Olivier Assayas “Clean” “NOISE”
Three films by the French director, Olivier Assayas will be released consecutively around the same time in Japan. One is “L'heure d'été (2008)”, which shows three generations of a French family in the times when conventional ideas of family are deteriorating. Then “Noise (2006)”, a documentary of a music festival which Assayas himself programmed with his musician friends. And “Clean (2004)”, which garnered his former partner Maggie Chang the best actress award at the Cannes Film Festival. While Assayas shows extraordinary talent in fusing images with music, he has also brings to the surface, the hidden rules, network and system of the underground that constitute our society. We had the chance to talk to him on the phone as he was back in Paris between shoots in Beirut. And since he was in the midst of filming his new project, on the notorious terrorist Carlos the Jackal, this is where the conversation headed. Not many people here may be unaware of his name. As Che Guevara died as a martyr to a revolution, and considered as a hero to many, Carlos was notoriously imprinted in our minds as an international terrorist. As they came out of Central/South America to move about actively with their international connections in almost similar frequencies, they seem to represent the Yin and Yan of the underground global network in politics.
Then he looked back to the emotions he expressed in the film “Clean”. Since it was the second collaboration with his former wife, Maggie Chang after the Hong Kong/Paris cinephile caper “Irma Vep”, the conversation touched somewhat on their personal life, but the musical aspect of the film is worth noting.
As the character Emily, played by Maggie, bereaves her overdosed husband who used to be an indie rock star, she remembers her only son who lives with her husband’s parents. But as she longs for the normal life to be able to gain her son’s custody, she cannot smudge the fire to become a musician. As this may seem to some a selfish dilemma, the director says that it also shows our capacity of forgiveness towards someone’s redemption. The music is by Brian Eno and the song that Maggie sings in the film is made by Mazzy Star’s David Roback. Roback appears in the film as himself, as well as with Tricky and Metric, which is a signature to Assayas’ films to have real musicians in his films. At the same time, Beatrice Dalle, Nick Nolte and Jeanne Balibar show firm performances. Through the conversation, I think a common thread that connects his work shows here and there.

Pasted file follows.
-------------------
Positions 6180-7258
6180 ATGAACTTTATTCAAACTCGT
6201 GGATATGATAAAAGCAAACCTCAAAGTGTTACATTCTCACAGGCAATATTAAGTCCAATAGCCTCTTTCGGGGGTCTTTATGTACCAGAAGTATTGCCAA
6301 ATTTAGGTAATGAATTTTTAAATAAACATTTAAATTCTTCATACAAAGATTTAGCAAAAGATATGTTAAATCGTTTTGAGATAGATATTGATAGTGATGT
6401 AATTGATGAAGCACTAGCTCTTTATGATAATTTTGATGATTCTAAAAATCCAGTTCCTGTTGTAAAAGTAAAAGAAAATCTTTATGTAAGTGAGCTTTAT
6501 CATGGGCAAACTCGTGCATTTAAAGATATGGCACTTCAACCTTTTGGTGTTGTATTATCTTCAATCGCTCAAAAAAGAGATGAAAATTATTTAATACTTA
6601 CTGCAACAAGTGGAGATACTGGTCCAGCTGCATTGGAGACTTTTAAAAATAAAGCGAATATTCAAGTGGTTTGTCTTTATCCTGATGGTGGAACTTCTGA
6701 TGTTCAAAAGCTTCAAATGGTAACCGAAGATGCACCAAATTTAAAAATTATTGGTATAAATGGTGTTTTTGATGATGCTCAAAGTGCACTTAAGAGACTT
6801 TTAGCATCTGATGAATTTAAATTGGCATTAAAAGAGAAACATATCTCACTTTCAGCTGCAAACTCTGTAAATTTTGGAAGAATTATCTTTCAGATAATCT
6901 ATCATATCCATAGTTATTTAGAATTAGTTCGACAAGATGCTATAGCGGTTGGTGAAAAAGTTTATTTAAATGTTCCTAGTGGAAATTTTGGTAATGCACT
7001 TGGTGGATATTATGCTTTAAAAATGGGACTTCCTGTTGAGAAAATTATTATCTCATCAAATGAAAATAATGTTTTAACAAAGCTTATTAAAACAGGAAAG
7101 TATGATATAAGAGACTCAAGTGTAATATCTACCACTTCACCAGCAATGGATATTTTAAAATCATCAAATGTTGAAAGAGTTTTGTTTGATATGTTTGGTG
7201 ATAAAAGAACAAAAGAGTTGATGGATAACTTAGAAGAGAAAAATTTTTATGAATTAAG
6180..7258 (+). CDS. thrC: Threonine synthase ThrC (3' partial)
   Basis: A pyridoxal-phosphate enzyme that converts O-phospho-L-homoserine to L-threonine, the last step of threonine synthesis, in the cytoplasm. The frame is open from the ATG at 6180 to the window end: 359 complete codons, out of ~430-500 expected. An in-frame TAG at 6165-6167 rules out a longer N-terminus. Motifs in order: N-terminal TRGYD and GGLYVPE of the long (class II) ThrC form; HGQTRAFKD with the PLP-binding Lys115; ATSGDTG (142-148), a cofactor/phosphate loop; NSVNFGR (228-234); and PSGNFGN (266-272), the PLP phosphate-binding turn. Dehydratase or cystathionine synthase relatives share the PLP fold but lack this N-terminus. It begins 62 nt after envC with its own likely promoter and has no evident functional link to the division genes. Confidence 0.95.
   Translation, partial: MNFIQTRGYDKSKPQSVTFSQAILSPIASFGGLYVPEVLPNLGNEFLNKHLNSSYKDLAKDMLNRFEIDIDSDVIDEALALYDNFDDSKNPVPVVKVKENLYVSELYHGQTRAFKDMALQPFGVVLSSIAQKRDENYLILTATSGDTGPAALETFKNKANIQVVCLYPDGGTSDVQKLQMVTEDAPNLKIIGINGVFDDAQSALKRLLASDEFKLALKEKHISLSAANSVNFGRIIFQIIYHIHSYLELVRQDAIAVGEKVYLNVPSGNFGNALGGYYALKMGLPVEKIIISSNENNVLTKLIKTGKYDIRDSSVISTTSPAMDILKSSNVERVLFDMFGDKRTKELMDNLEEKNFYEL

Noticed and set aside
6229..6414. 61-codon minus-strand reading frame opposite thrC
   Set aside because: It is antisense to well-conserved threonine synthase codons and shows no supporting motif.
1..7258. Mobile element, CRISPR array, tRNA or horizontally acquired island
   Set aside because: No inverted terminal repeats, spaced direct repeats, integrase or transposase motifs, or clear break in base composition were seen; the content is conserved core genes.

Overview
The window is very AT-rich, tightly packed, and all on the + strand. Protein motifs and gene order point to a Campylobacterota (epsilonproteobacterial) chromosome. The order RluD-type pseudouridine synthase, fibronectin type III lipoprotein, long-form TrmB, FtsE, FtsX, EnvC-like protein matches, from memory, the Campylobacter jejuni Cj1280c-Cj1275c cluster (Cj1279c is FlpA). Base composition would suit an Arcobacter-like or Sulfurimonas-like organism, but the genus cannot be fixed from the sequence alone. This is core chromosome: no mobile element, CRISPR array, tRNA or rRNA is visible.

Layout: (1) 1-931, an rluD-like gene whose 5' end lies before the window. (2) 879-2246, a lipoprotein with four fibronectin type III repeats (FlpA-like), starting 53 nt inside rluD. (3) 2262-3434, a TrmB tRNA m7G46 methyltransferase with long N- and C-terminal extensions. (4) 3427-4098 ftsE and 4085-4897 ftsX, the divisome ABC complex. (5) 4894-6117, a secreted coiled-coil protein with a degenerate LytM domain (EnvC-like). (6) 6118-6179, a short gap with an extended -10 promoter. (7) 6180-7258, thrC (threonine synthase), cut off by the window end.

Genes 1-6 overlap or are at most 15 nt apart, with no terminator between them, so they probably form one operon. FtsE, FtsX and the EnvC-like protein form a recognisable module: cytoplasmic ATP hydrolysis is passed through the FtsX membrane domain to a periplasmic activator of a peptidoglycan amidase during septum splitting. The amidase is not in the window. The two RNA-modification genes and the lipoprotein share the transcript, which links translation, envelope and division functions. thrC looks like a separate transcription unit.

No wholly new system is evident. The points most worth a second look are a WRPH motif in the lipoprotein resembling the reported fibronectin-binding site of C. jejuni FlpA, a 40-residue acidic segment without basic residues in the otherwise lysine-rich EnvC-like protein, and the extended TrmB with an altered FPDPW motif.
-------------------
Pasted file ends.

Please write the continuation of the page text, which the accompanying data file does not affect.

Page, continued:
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I understand that you are busy shooting a new film.
Actually, I’ve been shooting for a few months already, and now I have a week off, and we start shooting again next week.

Are those the same film?
Yes. But it’s a big project, a 3 part TV drama. 90 minutes times three, and then there’s the feature film.

So it becomes a TV drama and a feature film together?

Are you shooting this in Beirut?
Yes, I have already been shooting in Beirut for a few weeks now and will shoot again in July for three weeks.

Are you able to talk about this in detail?
Yes, of course. It is film that follows the life of Carlos the terrorist.

Really! So that project is finally being realized?
Yes. It has.

So this is a film about the Venezuelan revolutionary, right?
Yes, exactly. I have mostly been shooting in Paris and Germany, and then Budapest and Vienna. And then we move to Lebanon and shoot the Middle Eastern scenes. So it will be the scenes happening in Lebanon, Yemen, Libya, Syria, Iraq and so on.

So it’s a very big project.
Well, yes, it is a very large project, and it is extremely complex, since it deals with a certain period in history. It is hard including the historical research since it deals with the times.

You’re obviously dealing with many languages.
Yes, it is in different languages. People speak their own languages. A lot of it is in English. Some of it is in French, German, Spanish and Arabic… Basically, we are using an international cast, and we are using the most believable language for any specific situation, meaning when Carlos doesn’t speak one language, he uses English to communicate with the person he has in front of him. But otherwise, Carlos spoke many languages. I mean, he spoke, of course, fluent Spanish, English, French, some Arabic and some German also. So the actor uses all five languages.

I see. Will this be your biggest budgeted film?
Well, it’s hard to say because ultimately, what I’m shooting is three movies. So in terms of the overall budget, it is on the same level as “Le Destinee Sentimentale”, which is also a period piece I made almost ten years ago now. But then, “Le Destinee Sentimentale” was only one film, even though it was a very long one. And this one is three movies so we had to divide the budget by three. But still, it’s a very expensive film.

So, with the combination with TV and film, will the way you shoot be different?
No. Not really. It is eventually different in the sense that my problem, obviously, is to sustain the interest of the viewer for a much longer timeframe than a regular film. So you have to use diverse styles, you have to adapt, you have to constantly reconsider your approach, because you can’t use the same technique, the same pace or the same style for the whole length of the film. Otherwise, it can become very monotonous. You have to constantly question yourself and reinvent the film, refuel it in many ways. So there were questions that I never had to deal with before. It’s new to me. But I think it would be new to any filmmaker because it’s a very unique project.

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